So, Last night I hit the pivot point in the story.
I am, as you may know, writing The Novel. There are two stories in my head, and one is a six part fantasy epic, and the other is a novel. I’ve been working on The Epic since I was twelve, and whilst I’ve now got a fully formed world with magic systems, a plot, people, places and things, I’m not writing it because I can’t do it justice just yet. So The Novel.
The novel is in a Wiki, at the moment. I’ve discovered that Wiki’s are a wonderful device for working out ideas and plots. Terry Pratchett spoke of “The Pit”, a massive document on his computer that contains his personal encycopaedia of the Discworld, of which parts are published as the Discworld Companion, and wiki’s are the perfect way of documenting and crossreferencing stuff like that.
However, for some reason whilst I can work out the meanings and effects whilst working on the wiki, but inspiration lacks. The only time I get hit by inspiration is when I can’t type, so I got the idea for the story while my hard-drive was dead in autumn, stewed it for six months until I worked out the central plot points while sitting in a cafe by the river in Reading, and yesterday, when my computer was being a DVD player in the lounge I went out to take the rented DVDs back. In the back of my mind was a tune from a movie, which I thought about, and around, and then suddenly like a large game of tetris, a whole load of plot points stopped hanging around in mid-air, and dropped into place. Not only did I now know why the heros we helping, I know what they have to do.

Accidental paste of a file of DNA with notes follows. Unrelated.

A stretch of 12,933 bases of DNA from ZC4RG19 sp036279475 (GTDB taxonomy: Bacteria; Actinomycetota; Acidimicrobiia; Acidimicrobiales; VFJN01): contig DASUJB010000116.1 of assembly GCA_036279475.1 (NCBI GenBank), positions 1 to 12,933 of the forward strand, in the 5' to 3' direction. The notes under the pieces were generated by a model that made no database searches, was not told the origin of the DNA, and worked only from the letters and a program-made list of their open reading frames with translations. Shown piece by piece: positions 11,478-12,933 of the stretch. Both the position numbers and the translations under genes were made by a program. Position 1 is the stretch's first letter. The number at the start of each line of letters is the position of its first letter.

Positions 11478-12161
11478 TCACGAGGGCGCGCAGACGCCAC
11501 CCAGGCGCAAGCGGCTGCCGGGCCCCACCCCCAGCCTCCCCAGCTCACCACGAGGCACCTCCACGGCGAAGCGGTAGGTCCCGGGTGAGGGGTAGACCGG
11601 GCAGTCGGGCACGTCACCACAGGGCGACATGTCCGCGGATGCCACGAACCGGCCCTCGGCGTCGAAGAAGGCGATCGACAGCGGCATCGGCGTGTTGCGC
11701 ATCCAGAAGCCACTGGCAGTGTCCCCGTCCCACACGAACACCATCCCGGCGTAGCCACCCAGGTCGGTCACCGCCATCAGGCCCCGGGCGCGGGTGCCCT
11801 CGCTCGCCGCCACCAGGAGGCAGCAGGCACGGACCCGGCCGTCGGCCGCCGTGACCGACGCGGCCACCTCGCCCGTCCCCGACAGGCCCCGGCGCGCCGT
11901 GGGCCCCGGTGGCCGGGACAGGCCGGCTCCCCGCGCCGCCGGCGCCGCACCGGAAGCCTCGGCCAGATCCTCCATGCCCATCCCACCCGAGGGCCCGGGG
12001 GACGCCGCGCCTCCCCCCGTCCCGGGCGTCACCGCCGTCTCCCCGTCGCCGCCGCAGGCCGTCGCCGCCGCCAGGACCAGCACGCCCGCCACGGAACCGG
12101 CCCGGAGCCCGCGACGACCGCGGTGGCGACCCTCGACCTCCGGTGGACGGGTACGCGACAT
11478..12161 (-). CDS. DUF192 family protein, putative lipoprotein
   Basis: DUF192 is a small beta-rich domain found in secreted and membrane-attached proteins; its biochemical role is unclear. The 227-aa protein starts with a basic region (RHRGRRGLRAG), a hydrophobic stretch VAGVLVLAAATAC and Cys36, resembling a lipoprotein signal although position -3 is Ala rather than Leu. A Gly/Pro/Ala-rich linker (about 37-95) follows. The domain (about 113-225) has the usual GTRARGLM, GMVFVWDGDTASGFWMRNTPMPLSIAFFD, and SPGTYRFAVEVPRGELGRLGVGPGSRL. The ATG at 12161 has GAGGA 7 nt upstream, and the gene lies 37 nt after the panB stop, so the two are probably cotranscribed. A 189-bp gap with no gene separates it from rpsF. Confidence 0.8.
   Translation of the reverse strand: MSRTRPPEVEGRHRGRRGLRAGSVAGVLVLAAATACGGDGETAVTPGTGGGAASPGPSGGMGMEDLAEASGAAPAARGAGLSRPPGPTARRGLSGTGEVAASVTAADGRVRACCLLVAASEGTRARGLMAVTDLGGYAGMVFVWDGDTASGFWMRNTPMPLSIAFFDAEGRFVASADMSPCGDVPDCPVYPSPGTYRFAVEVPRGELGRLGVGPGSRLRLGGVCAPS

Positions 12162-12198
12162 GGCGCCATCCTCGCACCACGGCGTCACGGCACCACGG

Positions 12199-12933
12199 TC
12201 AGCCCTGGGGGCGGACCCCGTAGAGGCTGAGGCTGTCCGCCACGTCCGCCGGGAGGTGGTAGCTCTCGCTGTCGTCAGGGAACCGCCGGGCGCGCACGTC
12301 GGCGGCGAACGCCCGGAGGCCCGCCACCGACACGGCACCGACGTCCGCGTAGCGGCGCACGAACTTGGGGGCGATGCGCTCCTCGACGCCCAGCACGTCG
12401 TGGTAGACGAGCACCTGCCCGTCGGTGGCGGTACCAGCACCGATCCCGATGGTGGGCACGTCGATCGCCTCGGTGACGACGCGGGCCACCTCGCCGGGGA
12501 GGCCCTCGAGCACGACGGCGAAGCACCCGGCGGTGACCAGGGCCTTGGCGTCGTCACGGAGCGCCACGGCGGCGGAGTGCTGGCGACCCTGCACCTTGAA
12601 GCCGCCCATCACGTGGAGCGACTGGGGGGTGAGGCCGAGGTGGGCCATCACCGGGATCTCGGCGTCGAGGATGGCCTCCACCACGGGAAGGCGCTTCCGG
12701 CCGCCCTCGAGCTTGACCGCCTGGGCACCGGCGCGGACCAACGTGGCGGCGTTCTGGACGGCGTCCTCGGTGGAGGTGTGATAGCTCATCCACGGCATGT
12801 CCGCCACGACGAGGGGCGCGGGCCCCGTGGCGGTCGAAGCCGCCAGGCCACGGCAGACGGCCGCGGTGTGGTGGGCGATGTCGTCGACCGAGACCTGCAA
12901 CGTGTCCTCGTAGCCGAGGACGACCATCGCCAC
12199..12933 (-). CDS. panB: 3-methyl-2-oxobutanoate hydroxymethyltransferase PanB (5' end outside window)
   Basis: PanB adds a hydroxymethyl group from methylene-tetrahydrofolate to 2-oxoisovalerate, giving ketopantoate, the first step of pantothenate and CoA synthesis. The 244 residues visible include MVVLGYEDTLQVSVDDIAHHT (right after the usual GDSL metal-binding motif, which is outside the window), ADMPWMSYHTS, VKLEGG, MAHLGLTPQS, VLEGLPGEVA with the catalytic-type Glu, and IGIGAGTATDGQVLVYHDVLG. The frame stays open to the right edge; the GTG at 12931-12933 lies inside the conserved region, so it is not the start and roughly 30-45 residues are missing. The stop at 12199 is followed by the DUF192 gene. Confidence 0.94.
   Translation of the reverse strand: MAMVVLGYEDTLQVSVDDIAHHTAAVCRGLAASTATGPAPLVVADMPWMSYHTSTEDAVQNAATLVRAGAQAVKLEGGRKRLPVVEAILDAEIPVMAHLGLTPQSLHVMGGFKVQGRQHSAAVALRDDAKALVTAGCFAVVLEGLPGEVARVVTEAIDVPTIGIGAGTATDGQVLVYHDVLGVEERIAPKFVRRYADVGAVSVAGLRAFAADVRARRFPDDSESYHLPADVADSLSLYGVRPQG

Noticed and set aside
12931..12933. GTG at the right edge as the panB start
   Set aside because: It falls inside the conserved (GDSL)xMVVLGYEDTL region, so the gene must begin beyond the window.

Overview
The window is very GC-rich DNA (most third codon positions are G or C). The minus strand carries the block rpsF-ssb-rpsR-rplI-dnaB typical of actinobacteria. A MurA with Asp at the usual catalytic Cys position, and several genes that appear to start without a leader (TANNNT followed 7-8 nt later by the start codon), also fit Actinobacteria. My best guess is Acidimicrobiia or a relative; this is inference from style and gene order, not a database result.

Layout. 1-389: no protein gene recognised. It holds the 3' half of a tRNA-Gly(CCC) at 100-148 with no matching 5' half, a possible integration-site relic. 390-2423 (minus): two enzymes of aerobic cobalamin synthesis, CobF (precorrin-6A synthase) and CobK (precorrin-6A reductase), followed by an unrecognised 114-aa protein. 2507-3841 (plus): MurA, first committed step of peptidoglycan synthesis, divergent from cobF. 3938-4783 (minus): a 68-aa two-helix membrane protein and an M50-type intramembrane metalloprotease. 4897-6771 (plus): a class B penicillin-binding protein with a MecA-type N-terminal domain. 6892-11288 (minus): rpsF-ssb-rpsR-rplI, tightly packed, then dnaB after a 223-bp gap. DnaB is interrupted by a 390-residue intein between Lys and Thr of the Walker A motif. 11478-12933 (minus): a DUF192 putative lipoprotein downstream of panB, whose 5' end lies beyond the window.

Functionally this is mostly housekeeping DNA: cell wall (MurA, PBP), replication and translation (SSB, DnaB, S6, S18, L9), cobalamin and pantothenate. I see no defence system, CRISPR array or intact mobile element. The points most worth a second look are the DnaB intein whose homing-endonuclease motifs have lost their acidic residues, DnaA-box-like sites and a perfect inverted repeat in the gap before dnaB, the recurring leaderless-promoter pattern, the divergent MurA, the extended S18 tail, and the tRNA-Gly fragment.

When talking about the ultimate question “Where do you get your ideas from”, Neil Gaiman – one of my favourite writers – said it was from asking “What If’s”. Jill McGown says they come from everywhere. In my experience, they come from not being there.
“Sgfjxxafg” – my one physically published story came from a single fragment of a sentance that my oldest younger brother wrote in a story when he was six or something. “Home” came from one too many train journies from Sunderland back home, Chris– published in Extraverse – came from trudging along my old walk to school on holiday from University, “do androids dream” from the obvious book. Rosalind from a George Farquhar play, a Shakespearian play, a real life performance and a real life farce. And “Happily Ever After” came from a challange to write something less depressing than usual 🙂
That’s why I haven’t been writing real stuff recently. I’ve been working on Other Things, a state which is likely to continue for a while, and since I’m loathe to go on hiatus again, I’m going to put all the short stories back on the site, one at a time, from now until I return. Keep watching, this could be fun…